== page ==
Oct 05, 2012, 08.26 AM IST
Vetri Subramaniam, chief investment officer of Religare Mutual Fund feels further market upmove is likely to depend on earnings and GDP growth.
Vetri Subramaniam, chief investment officer of Religare Mutual Fund feels further market upmove is likely to depend on earnings and GDP growth. The BSE Sensex surged over 200 points in early trade on Thursday and moved past its crucial psychological level of 19,000 for the first time since July 2011.
The rupee rose to a five-and-half month high, breaching 52 to the dollar, on the back of gains in riskier assets and as the government is expected to announce further reforms measures. According to Subramaniam, the appreciating currency is likely to dampen export-related sectors' growth. "We need to be company-specific when playing rupee appreciation," he told CNBC-TV18 in an interview.
On the positive side, Subramaniam feels, the liquidity inflow will aid stressed balance sheets raise some capital. However, he does not see any significant earnings upgrades in the near-term. "We have seen some signs of investment cycle revival," he said.
Here is the edited transcript of the interview on CNBC-TV18.
Q: The mood in the markets itself with this string of announcements coming in, how long do you think this rerating story can go, does this look like 6,000 gets taken or do you see too many roadblocks?
A: I think it is good that after a long period where the government was very slow in terms of taking any actions, they seem to have seized the opportunity and started to move the policy momentum along. That certainly is welcome. Given the fact that we have become pretty despondent about this government’s willingness to do anything for the economy, it certainly surprised everybody positively and I think that has given the market a bit of a tailwind. The global liquidity environment has also certainly helped the markets along.
Markets have gone from trading at valuations which were almost about 15-16 percent cheaper than average to almost reaching long-term average valuations. You can put index numbers on it but, I prefer to look at the market in the prism of valuations and in effect what has happened is that a little bit of positive newsflow has helped the market go from trading below average to average.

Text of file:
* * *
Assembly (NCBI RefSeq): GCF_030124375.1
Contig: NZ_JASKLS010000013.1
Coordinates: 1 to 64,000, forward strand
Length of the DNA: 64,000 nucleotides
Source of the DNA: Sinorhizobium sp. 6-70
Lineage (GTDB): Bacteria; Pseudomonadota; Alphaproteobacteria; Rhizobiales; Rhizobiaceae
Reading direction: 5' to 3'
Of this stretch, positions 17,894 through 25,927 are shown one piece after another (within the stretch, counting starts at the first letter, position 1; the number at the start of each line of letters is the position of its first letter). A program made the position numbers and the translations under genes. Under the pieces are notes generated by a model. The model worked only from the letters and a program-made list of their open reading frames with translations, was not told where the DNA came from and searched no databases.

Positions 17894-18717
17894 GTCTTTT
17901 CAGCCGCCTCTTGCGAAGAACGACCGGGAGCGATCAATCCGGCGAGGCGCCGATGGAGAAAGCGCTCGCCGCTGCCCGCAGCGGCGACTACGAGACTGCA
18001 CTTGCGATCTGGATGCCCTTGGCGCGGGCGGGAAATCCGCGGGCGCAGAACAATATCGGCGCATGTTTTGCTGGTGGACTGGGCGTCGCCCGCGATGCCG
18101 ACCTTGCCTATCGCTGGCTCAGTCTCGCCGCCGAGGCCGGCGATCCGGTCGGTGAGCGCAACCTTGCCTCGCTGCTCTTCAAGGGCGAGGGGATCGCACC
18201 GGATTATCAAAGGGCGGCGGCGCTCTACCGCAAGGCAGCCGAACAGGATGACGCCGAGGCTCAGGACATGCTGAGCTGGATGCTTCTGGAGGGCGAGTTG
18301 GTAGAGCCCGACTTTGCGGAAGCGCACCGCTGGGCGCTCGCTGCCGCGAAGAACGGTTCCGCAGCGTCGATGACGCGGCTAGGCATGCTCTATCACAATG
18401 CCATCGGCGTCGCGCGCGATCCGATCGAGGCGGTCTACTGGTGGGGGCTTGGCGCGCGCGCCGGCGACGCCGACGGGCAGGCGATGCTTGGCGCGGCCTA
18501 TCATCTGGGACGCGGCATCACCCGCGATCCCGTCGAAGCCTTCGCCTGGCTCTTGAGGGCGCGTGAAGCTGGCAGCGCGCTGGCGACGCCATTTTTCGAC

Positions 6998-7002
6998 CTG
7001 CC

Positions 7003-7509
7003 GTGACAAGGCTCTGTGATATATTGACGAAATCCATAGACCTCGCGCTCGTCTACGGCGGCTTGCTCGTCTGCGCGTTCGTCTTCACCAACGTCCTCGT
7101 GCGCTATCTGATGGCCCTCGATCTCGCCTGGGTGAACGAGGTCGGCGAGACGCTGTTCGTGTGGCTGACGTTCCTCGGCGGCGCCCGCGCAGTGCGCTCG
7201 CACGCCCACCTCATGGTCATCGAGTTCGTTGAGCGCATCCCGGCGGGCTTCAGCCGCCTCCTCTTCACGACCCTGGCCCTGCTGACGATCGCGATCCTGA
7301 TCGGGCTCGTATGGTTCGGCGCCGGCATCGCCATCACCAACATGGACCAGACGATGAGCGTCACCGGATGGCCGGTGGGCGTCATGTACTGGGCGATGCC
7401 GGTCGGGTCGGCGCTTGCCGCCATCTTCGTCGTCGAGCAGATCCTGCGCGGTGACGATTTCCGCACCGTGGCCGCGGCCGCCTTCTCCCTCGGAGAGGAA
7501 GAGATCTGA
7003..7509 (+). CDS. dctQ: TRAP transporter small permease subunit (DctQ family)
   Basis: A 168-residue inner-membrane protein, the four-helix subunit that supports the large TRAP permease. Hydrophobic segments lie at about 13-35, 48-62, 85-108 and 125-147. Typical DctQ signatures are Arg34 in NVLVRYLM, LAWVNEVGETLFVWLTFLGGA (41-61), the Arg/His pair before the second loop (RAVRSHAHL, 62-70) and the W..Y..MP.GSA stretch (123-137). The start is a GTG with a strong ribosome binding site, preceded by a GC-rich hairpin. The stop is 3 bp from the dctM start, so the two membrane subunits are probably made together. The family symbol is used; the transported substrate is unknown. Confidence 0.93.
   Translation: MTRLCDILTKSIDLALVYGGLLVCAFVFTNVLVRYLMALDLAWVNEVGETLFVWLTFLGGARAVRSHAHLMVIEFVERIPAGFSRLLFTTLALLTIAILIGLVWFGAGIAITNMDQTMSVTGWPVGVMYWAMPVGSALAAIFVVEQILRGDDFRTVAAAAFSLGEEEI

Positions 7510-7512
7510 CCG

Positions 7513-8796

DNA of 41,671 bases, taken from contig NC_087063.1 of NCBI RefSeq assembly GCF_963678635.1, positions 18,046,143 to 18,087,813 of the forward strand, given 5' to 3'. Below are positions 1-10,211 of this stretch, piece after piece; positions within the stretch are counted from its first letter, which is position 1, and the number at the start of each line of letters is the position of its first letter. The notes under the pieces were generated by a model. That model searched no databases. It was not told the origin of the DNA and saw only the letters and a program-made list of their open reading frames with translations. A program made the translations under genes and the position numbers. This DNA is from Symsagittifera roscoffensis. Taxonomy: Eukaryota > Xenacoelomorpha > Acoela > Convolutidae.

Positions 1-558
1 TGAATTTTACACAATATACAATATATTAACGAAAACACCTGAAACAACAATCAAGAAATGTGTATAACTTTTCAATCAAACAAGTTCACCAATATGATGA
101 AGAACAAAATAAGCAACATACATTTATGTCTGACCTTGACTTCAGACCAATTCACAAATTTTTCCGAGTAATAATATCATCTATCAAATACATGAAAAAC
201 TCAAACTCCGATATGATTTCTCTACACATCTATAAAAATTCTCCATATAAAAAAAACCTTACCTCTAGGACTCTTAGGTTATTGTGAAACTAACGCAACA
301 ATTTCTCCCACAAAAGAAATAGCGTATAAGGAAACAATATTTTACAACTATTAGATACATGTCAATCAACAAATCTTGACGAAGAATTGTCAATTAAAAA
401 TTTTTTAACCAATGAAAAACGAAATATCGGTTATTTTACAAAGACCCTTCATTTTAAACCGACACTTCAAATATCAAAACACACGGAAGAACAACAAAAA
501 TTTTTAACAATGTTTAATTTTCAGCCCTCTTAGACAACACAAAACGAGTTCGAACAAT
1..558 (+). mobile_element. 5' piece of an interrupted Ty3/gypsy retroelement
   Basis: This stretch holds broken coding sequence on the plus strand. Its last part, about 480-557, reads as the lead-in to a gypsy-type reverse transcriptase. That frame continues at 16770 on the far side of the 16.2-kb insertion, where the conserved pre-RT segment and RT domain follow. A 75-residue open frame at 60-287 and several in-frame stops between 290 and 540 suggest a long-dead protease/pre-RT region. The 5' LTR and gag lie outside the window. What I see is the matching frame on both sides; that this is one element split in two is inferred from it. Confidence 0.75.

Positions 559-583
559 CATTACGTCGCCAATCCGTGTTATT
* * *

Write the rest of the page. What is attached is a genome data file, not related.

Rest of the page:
But, from here onwards, it is more heavy lifting and eventually the markets are slaves of earnings. The market is not a slave of announcements and therefore, we will have to see some traction in terms of GDP growth and earnings growth if the market is to climb much higher from here.
Q: That was what I was coming to, it has been a rerating story as you said, it is not an earning story yet but couple of parameters are changing tangibly and if the rupee average shifts to something like 51-52, on the ground for some companies there could be some advantages and there could be some disadvantages so is there already some kind of an earnings story or earnings revision on the ground, are you seeing some signs of that?
A: That is a little bit trickier to look at because there are a large number of Indian companies who now have a significant overseas operations, a large number of them have significant proportion of their revenues coming from exports. Therefore, I am not very certain that this necessarily has a very positive impact on earnings in the short-term.
If anything, the appreciation in the currency internationally dampens growth in some of the sectors which have otherwise been growing very strongly. On the other hand, what the appreciation on the currency does is that there are a large number of companies which were expecting balance sheet related pain because they had a large component of foreign exchange borrowings sitting on their books and did not have a relevant hedge. To some extent, the sort of solvency or liquidity or debt refinancing related concerns that some of these companies have get lifted but, whether it necessarily improves their earnings trajectory is still a question mark.
I actually think there is a significant component of the market which is the exporters and the overseas businesses of Indian companies which may initially report damp in the earnings because of the appreciation in the rupee. It is not as straight forward or as simple as you make it out and I think you need to be a little more company specific when looking at these issues.
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